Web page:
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Cortical suppression in human primary visual cortex predicts individual differences in illusory tilt perception

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Seymour, K., Stein, T., Clifford, C., & Sterzer, P. (2018). Cortical suppression in human primary visual cortex predicts individual differences in illusory tilt perception. Journal of Vision, 18(11): 3, pp. 1-10. doi:10.1167/18.11.3.


Cite as: http://hdl.handle.net/21.11116/0000-0007-82D2-8
Abstract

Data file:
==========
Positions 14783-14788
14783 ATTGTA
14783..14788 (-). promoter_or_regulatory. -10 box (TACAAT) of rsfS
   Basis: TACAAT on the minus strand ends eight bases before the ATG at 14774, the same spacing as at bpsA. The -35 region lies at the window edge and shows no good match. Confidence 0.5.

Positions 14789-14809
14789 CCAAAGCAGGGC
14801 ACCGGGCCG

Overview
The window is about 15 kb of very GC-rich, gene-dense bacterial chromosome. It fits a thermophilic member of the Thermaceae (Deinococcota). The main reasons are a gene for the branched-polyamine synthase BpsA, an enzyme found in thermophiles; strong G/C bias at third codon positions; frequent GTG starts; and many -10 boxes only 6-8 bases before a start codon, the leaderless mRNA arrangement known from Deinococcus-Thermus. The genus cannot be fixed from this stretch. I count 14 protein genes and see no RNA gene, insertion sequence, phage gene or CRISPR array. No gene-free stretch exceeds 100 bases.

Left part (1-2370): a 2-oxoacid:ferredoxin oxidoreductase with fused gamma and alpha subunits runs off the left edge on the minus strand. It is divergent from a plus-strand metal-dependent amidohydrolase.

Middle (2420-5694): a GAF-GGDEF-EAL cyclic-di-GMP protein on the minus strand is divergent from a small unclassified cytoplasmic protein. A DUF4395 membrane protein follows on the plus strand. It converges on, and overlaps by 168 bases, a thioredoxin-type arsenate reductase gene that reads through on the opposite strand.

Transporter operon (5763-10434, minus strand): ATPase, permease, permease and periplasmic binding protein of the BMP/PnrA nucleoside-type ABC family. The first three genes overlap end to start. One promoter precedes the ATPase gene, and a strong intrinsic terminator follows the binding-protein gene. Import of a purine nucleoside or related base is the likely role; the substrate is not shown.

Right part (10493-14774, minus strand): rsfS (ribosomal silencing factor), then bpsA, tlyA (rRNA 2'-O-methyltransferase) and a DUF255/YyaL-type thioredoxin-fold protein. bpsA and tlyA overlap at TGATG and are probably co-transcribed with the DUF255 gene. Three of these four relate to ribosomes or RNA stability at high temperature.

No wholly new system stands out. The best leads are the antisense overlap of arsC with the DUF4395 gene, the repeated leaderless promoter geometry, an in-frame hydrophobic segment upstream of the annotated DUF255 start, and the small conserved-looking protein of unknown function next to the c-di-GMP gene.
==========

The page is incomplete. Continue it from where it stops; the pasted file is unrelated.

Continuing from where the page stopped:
Neural responses to visual stimuli are modulated by spatial and temporal context. For example, in primary visual cortex (V1), responses to an oriented target stimulus will be suppressed when embedded within an oriented surround stimulus. This suppression is orientation-specific, with the largest suppression observed when stimuli in the neuron's classical receptive field and surround are of similar orientation. In human psychological experiments, the tilt illusion and tilt aftereffect demonstrate an effect of context on perceived orientation of a target stimulus. Similar to the neurophysiological data, the strength of these effects is modulated by the orientation difference between the target stimulus and context. It has been hypothesized that the neural mechanism underlying both the tilt illusion and tilt aftereffect involves orientation-tuned inhibition in V1. However, to date there is no direct evidence linking human perception of these illusions with measurements of inhibition from human visual cortex. Here, we measured context-induced suppression of neural responses in human visual cortex using functional magnetic resonance imaging (fMRI). In the same participants, we also measured magnitudes of their tilt illusion and tilt aftereffect. Our data revealed a significant relationship between the magnitude of neural suppression in V1 and size of the tilt illusion and tilt aftereffect. That is, participants who showed stronger blood oxygenation level dependent (BOLD) suppression in V1 also perceived stronger shifts in illusory tilt. This agreement between perception and neural responses in human V1 suggests a shared inhibitory mechanism that mediates both spatial and temporal effects of context in human perception.